• Utility bills can be sent to tenants and owners, with the owner signing a waiver. The City encourages you to sign up for online, paperless billing as an easy and environmentally friendly option.  
  • Am I liable for my tenant's bill? 
    • Once the bill is in the owner's name, the owner is responsible for payments and any possible delinquencies. Owners can privately arrange for their tenants to make payments on the Owner's utility account. Owners will always receive the utility bills but can also sign a waiver (available online), allowing a convenient copy of the bills to be sent to tenants.  
  • My bills currently go to my tenants, who pay their bills. Does the utility account have to change to my name? 
    • Existing tenants will be grandfathered if their account remains in good standing. All new utility accounts must be in the Owner's name as of April 1, 2023.  
  • How do I access the utility account waiver? 
    • A web portal on lacombe.ca/utilitybylaw is established to allow utility account owners to access waivers and send statements to tenants and owners.  
  • Do other municipalities allow renters to sign up for utilities? 
    • The City of Lacombe's previous Utility Bylaw, which allowed utility bills in tenants' names, was an outlier amongst comparator communities. Out of 15 communities surveyed, only one allowed accounts to be in the name of tenants.  
  • As a caretaker, how do I pay someone else's bill? 
    • Owners are responsible for bills but can decide:  
      • Who has access to edit the utility account information if anyone (i.e., spouse, caregiver) 
      • Who has access to account balance and consumption information, if anyone (i.e., tenants). 
    • Please speak with a customer service representative at City Hall if your situation is unique. 

Meter Size Information 

  • Where is my meter, and how do I find out my meter size?  
    • Your water meter is inside the property, in the basement or maintenance area. You may contact the Utilities Department at utilities@lacombe.ca or 403.782.1261 for assistance, request an inspection of your meter, or confirm the size of your meter.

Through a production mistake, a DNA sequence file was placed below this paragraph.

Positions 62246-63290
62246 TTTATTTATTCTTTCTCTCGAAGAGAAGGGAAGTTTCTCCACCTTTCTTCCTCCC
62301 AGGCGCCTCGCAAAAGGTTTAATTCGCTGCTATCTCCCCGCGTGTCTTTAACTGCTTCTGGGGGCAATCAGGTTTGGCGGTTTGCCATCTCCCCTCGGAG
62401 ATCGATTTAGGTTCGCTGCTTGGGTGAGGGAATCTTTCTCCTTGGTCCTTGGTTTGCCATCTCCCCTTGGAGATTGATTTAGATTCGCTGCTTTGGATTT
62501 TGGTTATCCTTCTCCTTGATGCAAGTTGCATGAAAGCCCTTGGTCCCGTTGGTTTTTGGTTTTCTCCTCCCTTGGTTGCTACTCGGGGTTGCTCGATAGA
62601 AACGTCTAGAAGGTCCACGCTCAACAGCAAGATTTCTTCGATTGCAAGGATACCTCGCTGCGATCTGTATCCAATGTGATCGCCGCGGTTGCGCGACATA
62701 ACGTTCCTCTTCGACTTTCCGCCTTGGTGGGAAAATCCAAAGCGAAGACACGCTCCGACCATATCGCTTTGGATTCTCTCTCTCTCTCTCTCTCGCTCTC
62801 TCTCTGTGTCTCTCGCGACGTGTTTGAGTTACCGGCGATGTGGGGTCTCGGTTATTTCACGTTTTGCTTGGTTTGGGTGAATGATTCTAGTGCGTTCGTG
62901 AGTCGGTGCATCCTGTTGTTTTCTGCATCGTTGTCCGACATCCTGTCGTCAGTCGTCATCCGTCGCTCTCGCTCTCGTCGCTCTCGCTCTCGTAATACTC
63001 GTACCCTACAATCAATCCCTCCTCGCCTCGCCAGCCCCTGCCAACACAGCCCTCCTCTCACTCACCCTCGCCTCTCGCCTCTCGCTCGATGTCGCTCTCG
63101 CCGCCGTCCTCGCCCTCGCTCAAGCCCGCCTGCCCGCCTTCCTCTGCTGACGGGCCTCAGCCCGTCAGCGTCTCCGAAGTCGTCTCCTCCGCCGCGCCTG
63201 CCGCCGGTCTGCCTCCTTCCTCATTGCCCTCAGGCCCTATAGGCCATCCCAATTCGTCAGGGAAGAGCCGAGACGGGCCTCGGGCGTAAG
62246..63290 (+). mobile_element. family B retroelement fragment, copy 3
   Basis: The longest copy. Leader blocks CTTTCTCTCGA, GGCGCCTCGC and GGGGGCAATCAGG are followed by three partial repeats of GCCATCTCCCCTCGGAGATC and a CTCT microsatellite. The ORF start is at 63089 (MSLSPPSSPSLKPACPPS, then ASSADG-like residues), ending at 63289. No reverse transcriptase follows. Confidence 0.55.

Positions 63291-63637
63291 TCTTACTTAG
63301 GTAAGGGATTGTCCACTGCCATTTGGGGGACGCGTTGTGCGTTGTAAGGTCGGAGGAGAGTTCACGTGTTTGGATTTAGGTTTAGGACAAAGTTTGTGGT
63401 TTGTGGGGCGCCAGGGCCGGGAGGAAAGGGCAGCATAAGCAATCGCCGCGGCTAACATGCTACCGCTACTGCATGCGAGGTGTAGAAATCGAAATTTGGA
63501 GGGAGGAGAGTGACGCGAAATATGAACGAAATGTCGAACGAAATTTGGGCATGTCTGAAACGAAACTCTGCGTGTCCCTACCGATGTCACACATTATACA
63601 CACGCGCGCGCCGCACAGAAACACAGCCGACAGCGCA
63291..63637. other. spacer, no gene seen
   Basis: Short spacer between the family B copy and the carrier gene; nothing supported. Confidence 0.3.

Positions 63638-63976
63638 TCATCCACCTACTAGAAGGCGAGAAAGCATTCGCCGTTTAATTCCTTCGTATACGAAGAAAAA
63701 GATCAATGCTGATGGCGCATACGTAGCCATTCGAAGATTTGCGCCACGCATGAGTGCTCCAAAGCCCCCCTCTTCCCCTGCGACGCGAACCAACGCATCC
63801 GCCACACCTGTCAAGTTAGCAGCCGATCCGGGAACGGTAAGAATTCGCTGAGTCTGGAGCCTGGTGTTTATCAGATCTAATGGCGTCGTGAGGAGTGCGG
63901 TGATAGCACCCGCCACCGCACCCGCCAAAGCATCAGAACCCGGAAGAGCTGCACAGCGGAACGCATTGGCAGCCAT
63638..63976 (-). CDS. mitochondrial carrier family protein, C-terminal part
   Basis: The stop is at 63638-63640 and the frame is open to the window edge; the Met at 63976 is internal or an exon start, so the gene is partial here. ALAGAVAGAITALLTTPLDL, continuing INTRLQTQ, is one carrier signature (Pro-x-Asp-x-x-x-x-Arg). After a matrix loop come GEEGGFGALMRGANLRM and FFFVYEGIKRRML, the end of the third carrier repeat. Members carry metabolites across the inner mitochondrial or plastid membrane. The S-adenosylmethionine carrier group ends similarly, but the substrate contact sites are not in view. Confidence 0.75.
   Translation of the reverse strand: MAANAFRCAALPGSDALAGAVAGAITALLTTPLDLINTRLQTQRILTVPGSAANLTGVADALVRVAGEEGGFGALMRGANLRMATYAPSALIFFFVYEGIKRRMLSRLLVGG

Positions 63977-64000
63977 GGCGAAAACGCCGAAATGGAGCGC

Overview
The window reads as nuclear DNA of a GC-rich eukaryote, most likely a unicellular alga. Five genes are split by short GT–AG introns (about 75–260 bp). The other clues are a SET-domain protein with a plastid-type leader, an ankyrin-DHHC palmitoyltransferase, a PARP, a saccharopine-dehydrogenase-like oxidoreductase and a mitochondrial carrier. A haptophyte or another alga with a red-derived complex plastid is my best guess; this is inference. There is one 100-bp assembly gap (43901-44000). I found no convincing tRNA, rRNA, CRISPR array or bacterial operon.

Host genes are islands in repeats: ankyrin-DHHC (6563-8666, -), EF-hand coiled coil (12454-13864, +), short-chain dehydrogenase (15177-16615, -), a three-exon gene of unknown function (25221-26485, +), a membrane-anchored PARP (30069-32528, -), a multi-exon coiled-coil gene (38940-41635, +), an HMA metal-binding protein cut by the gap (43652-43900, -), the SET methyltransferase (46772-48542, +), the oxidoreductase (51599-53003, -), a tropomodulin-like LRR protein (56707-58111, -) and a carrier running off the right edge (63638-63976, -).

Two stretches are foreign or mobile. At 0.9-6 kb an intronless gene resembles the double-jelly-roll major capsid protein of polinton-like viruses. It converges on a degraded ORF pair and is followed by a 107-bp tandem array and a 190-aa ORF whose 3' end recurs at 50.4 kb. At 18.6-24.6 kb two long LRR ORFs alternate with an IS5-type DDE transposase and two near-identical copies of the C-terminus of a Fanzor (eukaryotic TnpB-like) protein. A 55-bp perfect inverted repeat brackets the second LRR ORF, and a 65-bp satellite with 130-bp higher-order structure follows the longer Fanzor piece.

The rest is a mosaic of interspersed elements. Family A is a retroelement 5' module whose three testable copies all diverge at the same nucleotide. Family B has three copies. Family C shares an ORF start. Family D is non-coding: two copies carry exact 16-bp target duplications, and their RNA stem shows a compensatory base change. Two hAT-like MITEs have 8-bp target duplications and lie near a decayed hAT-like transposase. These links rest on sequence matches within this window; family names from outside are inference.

• Can I switch utility rate billing based on meter size? 
    • This is an option for non-residential customers. Plumbing modifications to facilitate the new meter size are the owner’s responsibility. You may contact the Utilities Department at utilities@lacombe.ca or 403.782.1261 for assistance. 
  • What does meter size mean? How does it affect utility rate billing? 
    • Water bills include a fixed basic charge and a consumption charge. Currently, the basic charge is the same for all customers. Moving forward, the basic charge will be based on the customer’s water meter size, with larger meters being charged a higher basic charge. 
    • Meters are sized based on the nominal diameter of the input /output pipe. For non-residential customers, it is important for metering accuracy to have the right size meter for their water requirements.  
  • What are the different utility rate options available based on meter size? 
    • The Utility Bylaw will outline the basic charges for water utility customers based on the following meter sizes: 
      • Up to 25mm 
      • 30mm to 50mm 
      • 75mm to 100mm 
      • 150mm+ 
  • How do the rates differ for different meter sizes? 
    • The Utility Bylaw is updated annually and will outline the basic charges for water utility customers. Starting in 2024, the City will be phasing in the new rate model over the next five years. 
  • What are the advantages of different utility rates based on meter size? 
    • Individual customer water demands are difficult to predict and routinely change – especially for commercial and industrial customers. To ensure the City can meet the estimated water demand of its current and future customers, the City manages an oversized distribution network of pipes and pumphouses. 
    • The oversized distribution network benefits customers with higher water demands more than customers with lower water demands. 
    • Utility rates based on meter size ensure the customer's basic charges on water utility bills are proportional to their benefit from the oversized system. Customers with lower water demands will pay a lower basic charge. 
  • Will there be any changes to my meter or infrastructure when switching utility rate billing? 
    • No changes to you meter is required as a result of the new utility rate billing.  
  • Can I switch back to my previous utility rate if I'm unsatisfied with the new rate based on the meter size? 
    • No, the new utility rate model replaces the current model starting in 2024. 


  • How do I sign up for paperless billing? 
  • How will the switch in utility rate affect my overall utility costs? 
    • Non-residential customers will see a lower utility rate over time due to a more equitable share of utility costs. Non-residential customers will see a rise in utility costs over the course of the five-year phase-in period. 
  • Why is the City part of a Regional Commission for solid waste disposal? 
    • Being part of a Regional Commission allows the City to share costs with partnering municipalities, ultimately lowering utility ratepayers' costs. 
  • I want to provide feedback. How do I do this? 
    • Questions on Utility Bylaw 450 can be answered by contacting City Hall in person or calling 403-782-6666. Residents can also voice their concerns directly to their City Councilors.